Realities of Growing Up as a Minority in Canada

Realitiesof Growing Up as a Minority in Canada

InstitutionAffiliation

Realitiesof Growing Up as a Minority in Canada

Accordingto the United Nations, adopted by consensus in 1992, refers tominorities as basing on ethnic or national, cultural, linguistic andreligious identity (Delbruck, 1997). The United Nations providesthat countries should protect their existence. Currently, there is nointernationally recognized definition of a minority as there are somedifficulties in arriving at the exact meaning of the term minority.The problem comes in because different people view minority based onthe kind of oppressions that individuals’ subject matter isexperiencing. Some minorities live together in well-defined areas,separating themselves from the dominant group. On the hand, otherminorities exist in scattered places throughout a country. In Canada,the South Asian girls moved in the country as migrants as they soughtfor education and other social amenities. There was marginalizationof the girls in the schools, and they had to live in Canada asminorities as they were struggling to adapt to the lifestyles ofCanadians. In some cases, minorities have a strong sense of belongingand shared values while others may retain only a fragmented notion ofbeing members of the marginalized group.

Accordingto the United Nations, minority refers to national or ethnic,religious and linguistic marginalized people (Delbruck, 1997). Thisarticle is seeking to address the issues of minority and identitywithin South Asian migrants in Canada. Identity is an importantfactor that facilitates integration in society. Integration is adialectical process and not only an individual process. Integrationinvolves some conflict in a person’s identity. Integration wouldimply both construction and reconstruction of social relationsassociating with an individual`s experiences in the society. Canadiangirls of South Asian origin were striving to live a life that theywould admire other relevant others that associated with them wouldwant them to live. Most of them were mostly concerned of how othermembers of the society would view them. They wished to create acondition of a hybrid identity in a new environment of Canada usingpart of the cultural values of their parents. However, the girls werecreating a hybrid identity for them to suit the culture of theCanadian society. The issue of struggling with their identity woulddevelop some effects on the girls’ performances in school.Therefore, it would necessary to understand the identity concept andget to know its construction. There are important issues relating tocharacter within any minority and implications it would have on theyoung girls’ self-esteem, school achievement, and theirempowerment.

TheConcept of Identity

Accordingto the poststructuralist disclosure of feminist, the struggle over anindividual identity within the subject cannot be separated struggleto know the meaning of identities and the position. The position thatgirls hold is important in trying to understand their experienceswithin a particular society (Hall &amp Du Gay, 1996). Identities aredifferent names that people give to different positions they areexpected to hold in the society. Identity also refers to positionsthat individuals consider themselves far from being fixed. Theinfluence on the current understandings of identity is by thepostmodern and postcolonial writers. The writers tended to reject thetheoretical discourses that interpret identity as a state that thatcan be measured and not a process. The traditional discussions onidentity were in the area of personality (Hall &amp Du Gay, 1996).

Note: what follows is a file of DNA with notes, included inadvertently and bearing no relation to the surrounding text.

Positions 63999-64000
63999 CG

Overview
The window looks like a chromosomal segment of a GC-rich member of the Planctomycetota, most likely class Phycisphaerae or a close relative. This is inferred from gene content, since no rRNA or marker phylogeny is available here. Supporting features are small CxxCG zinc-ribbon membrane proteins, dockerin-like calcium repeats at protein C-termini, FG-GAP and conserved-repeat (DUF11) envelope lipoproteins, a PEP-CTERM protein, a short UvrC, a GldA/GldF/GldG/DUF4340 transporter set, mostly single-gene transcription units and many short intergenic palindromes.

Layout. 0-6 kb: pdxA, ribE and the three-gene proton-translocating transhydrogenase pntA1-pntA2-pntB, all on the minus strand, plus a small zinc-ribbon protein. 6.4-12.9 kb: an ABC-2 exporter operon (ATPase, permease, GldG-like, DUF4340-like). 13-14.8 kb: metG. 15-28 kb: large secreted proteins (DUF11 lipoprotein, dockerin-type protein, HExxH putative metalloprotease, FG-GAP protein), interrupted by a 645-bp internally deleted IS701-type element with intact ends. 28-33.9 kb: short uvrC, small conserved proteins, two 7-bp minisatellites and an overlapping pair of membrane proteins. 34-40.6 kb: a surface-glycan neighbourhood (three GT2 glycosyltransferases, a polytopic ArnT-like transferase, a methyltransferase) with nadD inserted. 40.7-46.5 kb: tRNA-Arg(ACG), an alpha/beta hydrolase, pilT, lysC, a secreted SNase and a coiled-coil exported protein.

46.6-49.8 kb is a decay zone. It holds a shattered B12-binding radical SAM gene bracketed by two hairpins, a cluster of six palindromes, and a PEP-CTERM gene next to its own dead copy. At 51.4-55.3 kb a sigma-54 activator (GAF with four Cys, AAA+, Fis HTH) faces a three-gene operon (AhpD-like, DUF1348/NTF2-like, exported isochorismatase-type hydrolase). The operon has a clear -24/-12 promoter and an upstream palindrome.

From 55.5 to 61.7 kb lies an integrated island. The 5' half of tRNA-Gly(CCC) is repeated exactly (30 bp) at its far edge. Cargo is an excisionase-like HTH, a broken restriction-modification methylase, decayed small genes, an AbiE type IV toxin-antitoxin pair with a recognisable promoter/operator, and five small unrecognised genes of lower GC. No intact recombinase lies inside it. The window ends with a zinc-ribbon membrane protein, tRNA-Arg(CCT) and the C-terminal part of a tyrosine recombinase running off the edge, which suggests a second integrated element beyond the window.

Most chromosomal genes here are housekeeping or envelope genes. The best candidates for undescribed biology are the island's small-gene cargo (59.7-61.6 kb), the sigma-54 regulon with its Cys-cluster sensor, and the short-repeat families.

Somesocial identity researchers challenge the individualistic view andsubjective definition of identity as a stabilized factor and as anessential personality trait. Identity is no longer considered staticand unitary. Identity is currently being formed in a social processand is in terms of relations since human beings are always in themaking through socialization. People develop identities within thesociological framework they live. Therefore, identities are alwaysshifting. The search of a modified identity involves a copingmechanism that creates confusion due to regional migrations andglobal changes. Therefore, the South Asian girls had a problem thatresulted from the confusion that came in when they were struggling toconstruct a modified identity to fit in the Canadian culture. At anindividual level, when someone identifies with a group, he/she canredefine the meanings and norms of their group identity (Hall &ampDu Gay, 1996). The Canadian girls did no experience any problem inschool because they were members of their cultures, therefore, had noidentity confusion.

Effectsof Identity Conflict on South Asian Girls

Effectsof conflicting identities on the South Asian girls in Canada would ofvarious categories. One would, therefore, get the concern with thenotion of identity construction in South Asian girls that were fromminority cultures for integration and interaction with the dominantculture of Canadian. The issues of concern that affected the lives ofthe girls in schools could be from different perspectives. One wouldstart by seeking to understand the relation that existed between thenew identity construction and the girls’ academic performances. Itwould also be important to know the importance of discussing theconcept of minority children within Canada. Another issue that wouldbe the concern is to get to understand the roles that identitycontraction played within the South Asian girls in the socialintegration with Canadian society.

IdentityConstruction and education

Howan individual viewed themselves and their thoughts would determinetheir educational process (Mohanty, 1993). Knowledge directly relatesto people`s differences in terms of being from a dominant group orthe minority group. The differences affect education life because itlocates and situate individuals about the positions they hold in thesociety. The differences connect knowledge, empowerment and educationlinks with the inequalities in the society. Some scholars of culturalreproduction have given their contributions on the effects of schoolslegitimizing their functions information of social hierarchies by theuse of schools knowledge.